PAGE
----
A Risotto for the Circulatory System

While Italian farmers were busy developing their dishes with rice, creating the culture we know today as risotto, one of their intentions was finding use for their leftovers. They were simply looking to come to terms economically, but with the usual desire and talent for good taste. I sincerely doubt they had any concrete thoughts pertaining health and this dish. However, being that risotto is a system of reduction, vitamins and nutrients are conserved in the dish, instead of going into the excess of water which at the end gets thrown away. When we add beetroots to this, it is comparable to a body being injected with a good portion of health, most beneficial for the circulatory system and blood quality. If a stronger injection is needed, simply make a juice out of the beetroot. It is in the end a much faster undertaking, than making a risotto.

For this Beet Root Risotto I used the following:

  • 300 g arborio rice
  • four beetroots – midsized, coarsely grated (it is also possible to vary between 2 and 5 tubers
  • three onions – chopped
  • 1,5 l stock (vegetable or lamb)
  • 200 ml white wine
  • 7 -10 sage leaves – finely chopped
  • two Tbsp bitter chocolate
  • three Tbsp coffee (fluid)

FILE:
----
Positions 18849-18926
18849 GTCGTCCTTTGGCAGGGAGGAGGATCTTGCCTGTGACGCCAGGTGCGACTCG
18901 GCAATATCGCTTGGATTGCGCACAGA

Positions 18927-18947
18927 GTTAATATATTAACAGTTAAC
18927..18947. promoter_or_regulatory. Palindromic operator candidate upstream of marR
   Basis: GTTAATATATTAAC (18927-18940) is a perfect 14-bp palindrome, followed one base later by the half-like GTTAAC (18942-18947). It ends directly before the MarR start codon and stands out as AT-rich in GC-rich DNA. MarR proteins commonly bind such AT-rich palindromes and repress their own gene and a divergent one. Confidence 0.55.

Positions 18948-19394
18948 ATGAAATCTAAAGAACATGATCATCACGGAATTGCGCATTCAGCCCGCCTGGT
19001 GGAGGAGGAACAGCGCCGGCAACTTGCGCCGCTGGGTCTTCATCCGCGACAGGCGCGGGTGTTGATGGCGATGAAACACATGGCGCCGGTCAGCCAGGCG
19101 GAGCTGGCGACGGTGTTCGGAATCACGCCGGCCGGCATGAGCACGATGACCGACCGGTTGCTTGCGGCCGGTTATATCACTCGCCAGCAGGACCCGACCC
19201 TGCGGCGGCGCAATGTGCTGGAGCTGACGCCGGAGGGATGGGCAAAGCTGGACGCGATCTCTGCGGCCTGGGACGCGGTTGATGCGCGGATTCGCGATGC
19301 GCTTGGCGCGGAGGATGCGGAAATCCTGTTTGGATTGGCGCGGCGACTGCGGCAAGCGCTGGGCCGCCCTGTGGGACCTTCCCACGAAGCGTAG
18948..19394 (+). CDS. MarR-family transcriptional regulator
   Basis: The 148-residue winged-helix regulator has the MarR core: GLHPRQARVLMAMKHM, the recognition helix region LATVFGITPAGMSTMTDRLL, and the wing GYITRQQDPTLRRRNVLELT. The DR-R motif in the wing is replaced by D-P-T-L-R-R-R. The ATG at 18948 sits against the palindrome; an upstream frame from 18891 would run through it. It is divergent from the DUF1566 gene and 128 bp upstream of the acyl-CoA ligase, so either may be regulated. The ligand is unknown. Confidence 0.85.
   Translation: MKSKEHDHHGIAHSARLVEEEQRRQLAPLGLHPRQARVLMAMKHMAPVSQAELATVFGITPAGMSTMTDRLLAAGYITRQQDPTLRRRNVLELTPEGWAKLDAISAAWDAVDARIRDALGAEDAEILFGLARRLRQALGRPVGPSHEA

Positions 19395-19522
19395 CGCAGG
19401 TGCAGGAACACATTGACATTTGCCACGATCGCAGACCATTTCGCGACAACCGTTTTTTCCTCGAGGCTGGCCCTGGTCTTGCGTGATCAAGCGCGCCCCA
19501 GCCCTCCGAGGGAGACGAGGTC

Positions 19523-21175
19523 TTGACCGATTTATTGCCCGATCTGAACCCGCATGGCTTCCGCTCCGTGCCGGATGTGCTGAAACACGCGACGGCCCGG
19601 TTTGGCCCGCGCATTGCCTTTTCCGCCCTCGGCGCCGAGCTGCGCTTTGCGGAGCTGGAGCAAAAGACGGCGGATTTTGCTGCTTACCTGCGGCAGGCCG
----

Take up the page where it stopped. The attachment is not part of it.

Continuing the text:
• two Tbsp Guinness sauce
  • 100 g butter
  • 120 g parmesan cheese
  • five cloves (ground) 

To begin with, prepare the stock and the coffee. The butter – 60g – must be heated before starting roasting the onions, cloves and sage, until the onions are lightly crystalized but do NOT turn brown. Add the rice and as soon as it is also lightly roasted – not brown – pour the white wine and let it be absorbed while stirring. Reduce the heat, but the boiling must continue. After the wine has been absorbed, add the beetroot, stir a couple of minutes and begin adding singular ladles of stock at a time. Continue stirring. Each time the stock is absorbed, add another ladle and keep stirring. When half of the stock has been used, add coffee, chocolate and Guinness sauce, adding another ladle of stock. After adding yet another ladle, proceed with 70g parmesan cheese and continue to stir.

When the rice is cooked ‘al dente’ and the consistency is creamy, the risotto is ready. Add the rest of the butter, cover the rice and let it rest for some 10 minutes. Once served, top with individual portions of parmesan. I also love topping it with some drops of olive oil.

One alternative would be the Lamb Risotto.



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